Picking the Right Tools

Human resources and self-development. Modern business

Hi! I’m Jan Castro, Production Director over here at Altitude Games. I’m here to talk about how we picked tools and processes for our studio, with emphasis on “People Over Process”.

Setting up a production process from scratch can be daunting. Fortunately, there are a number of Agile methodologies out there that can help with that: Lean, XP, Kanban, and the most popular one, Scrum. While there’s no argument that they are all effective, we need to keep in mind that methodologies are systems of processes and rules. Even if the details of implementation differ, they all share the same core principles and concepts.

Given all the different best practices and tools available then, how does one choose which ones to use? In our case, we asked ourselves these 3 questions.

How useful is the tool for the people using it?

When evaluating a tool, I like to take it from the perspective of the people who need to work with it on a regular basis.

As a game company, our project teams include both logical, systems-oriented minds and creative visual thinkers. They’re also made up of both business and development resources. That meant our task-tracking system had to be easy to use and easily understandable by everyone. We eventually settled on JIRA Agile because of its visual drag-and-drop ease of use and easy integration with our existing Bitbucket/Hipchat programs.

The initial rollout had the entire project backlog, release backlog, and sprint backlog on JIRA Agile. It wasn’t long until we noticed production efficiency suffering due to tool misuse and non-compliance with standards. At that point, we decided to relocate the project backlog to Trello which made that part easier for the business teams to digest. We also opted to not implement time tracking on JIRA to improve usage rates from the development teams.

Trained project managers might be thinking: “That’s sacrilege! How are you able to allocate project costs? How do you calculate earned value? How are you able to determine project velocity?!”

Well, it admittedly became more difficult but not impossible. We did limit some of the information available, but at the end of the day, it was more important for the implementation to be helpful to the project team (and not an unnecessary chore).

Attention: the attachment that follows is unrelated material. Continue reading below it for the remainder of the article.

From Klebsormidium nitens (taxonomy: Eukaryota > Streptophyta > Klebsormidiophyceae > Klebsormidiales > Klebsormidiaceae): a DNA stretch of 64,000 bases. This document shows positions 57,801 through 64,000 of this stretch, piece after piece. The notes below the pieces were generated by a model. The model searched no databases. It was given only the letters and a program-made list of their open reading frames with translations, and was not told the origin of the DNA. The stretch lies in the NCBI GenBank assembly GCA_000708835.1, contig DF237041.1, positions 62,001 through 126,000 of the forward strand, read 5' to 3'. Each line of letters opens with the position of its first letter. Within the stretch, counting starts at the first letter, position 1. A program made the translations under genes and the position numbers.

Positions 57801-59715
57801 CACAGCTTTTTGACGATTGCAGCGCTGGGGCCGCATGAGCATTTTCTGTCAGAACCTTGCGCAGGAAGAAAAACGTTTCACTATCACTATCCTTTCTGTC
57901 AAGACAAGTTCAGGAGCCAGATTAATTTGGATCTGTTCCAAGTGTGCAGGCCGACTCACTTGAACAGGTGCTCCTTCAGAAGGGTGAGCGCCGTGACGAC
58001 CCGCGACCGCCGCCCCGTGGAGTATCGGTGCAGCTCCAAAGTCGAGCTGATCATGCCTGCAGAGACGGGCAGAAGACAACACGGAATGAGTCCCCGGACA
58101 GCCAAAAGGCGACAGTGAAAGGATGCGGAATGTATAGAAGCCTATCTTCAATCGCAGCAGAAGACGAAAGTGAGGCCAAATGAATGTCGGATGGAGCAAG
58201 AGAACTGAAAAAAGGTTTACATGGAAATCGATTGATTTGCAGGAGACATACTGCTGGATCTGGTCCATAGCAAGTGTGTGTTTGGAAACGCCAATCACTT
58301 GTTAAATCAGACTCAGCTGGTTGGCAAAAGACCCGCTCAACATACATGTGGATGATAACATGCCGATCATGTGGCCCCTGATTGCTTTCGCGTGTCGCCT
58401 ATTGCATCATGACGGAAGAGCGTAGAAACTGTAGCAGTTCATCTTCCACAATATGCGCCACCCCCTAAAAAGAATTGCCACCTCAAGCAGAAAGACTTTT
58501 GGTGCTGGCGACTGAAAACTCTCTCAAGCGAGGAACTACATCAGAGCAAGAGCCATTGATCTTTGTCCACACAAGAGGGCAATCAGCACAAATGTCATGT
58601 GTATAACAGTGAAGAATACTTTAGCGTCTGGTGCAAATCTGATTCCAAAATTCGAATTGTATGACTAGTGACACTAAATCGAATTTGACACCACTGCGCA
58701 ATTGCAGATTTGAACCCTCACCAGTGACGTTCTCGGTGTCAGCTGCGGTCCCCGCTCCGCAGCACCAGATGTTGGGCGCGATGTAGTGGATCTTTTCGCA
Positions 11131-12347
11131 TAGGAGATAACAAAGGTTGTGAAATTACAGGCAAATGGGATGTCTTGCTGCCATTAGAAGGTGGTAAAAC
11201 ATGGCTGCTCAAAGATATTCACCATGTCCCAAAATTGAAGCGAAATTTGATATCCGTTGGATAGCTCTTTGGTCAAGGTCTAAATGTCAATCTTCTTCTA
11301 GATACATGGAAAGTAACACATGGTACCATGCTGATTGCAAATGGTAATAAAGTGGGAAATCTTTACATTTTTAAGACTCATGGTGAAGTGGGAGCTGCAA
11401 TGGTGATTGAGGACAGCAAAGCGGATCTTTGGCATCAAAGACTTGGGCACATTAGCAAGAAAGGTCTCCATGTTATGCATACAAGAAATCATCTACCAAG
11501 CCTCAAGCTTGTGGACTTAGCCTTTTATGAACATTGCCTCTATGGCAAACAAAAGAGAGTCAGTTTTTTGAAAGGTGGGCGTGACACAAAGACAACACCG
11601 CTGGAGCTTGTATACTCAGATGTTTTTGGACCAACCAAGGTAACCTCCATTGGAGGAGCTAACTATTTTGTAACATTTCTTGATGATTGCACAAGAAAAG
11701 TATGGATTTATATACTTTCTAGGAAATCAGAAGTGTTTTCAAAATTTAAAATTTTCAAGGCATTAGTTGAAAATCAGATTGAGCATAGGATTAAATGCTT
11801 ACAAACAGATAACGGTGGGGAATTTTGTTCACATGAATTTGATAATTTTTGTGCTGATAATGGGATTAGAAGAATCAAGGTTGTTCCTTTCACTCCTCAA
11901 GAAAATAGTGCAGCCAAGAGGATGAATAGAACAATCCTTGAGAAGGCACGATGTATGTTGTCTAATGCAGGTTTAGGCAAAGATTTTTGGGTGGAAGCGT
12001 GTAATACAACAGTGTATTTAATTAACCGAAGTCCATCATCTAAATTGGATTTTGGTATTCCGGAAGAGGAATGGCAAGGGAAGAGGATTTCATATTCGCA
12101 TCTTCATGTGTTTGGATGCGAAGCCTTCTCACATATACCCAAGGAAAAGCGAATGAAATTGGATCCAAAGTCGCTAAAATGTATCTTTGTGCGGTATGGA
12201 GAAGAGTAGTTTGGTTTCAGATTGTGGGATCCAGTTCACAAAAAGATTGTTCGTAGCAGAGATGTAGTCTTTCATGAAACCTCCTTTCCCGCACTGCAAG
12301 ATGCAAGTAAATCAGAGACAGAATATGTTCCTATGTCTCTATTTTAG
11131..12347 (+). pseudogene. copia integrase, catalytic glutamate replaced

Does the process make my team better?

Monthly face-to-face meetings are a very common project management technique. An Altitude monthly meeting typically includes the following:

  • Process retrospective: What worked, what didn’t, how to iterate on process
  • Changes to business needs and requirements if any
  • Updates on commercial terms and agreements
  • Interpretation of gathered data
  • What’s the measurable objective of the next release
  • What features do we implement towards that objective
  • What are the exact specifications of those features

Not as common is the Altitude requirement that everyone in the project team is be present for the duration of this meeting. When I say everyone on the project team, I mean everyone — from CEO to Product Manager to Programmers and Artists.

Someone taking the pure efficiency route might ask, “Why would an artist need to know about the revenue share?”

At this stage of the company’s life, it is critical that each person not only understand their individual tasks but how they relate to the company goals and the business. We’ve found that this helps a lot with not just individual productivity but also having a long-lasting positive impact on their future careers in the industry.

Is it relevant to the organization’s current needs?

Each organization has a unique set of priorities depending on the industry and environment. Relevance to current needs is a very important consideration when rolling out processes.

As of this writing, I would describe Altitude as a young company with around 30 employees and growing fast. It’s composed of a mix of industry veterans and young talent on an 80% work-from-home schedule. Given that scenario, the appropriate high-level strategy is to use simplified versions of process, compensated with high-touch techniques to maximize the knowledge transfer across the workforce. The objective is to build a strong culture of value-driven delivery meant to serve as the foundation for future scaling.

Will the current processes scale when Altitude grows to 300+ employees? Absolutely not — which is not only acceptable but expected. In that scenario, there would be a stronger need for offline sources of information like automated dashboards. We would probably also need a dedicated support and operations team completely separate from the project teams.

The key point here is that while these practices are very good in a vacuum, the relative value of these processes is not as important yet given the current organization and environment needs.


TL;DR How do we pick which tools and processes to use?

  1. Pick something that is actually useful to the people who use it daily.
  2. Pick something that makes your team better.
  3. Pick something appropriate for the present but be ready to evolve with the future in mind.

If you have any comments or have a topic you’d like to see on the blog, let us know at [email protected]. We’d love to hear about it. Thanks for reading!


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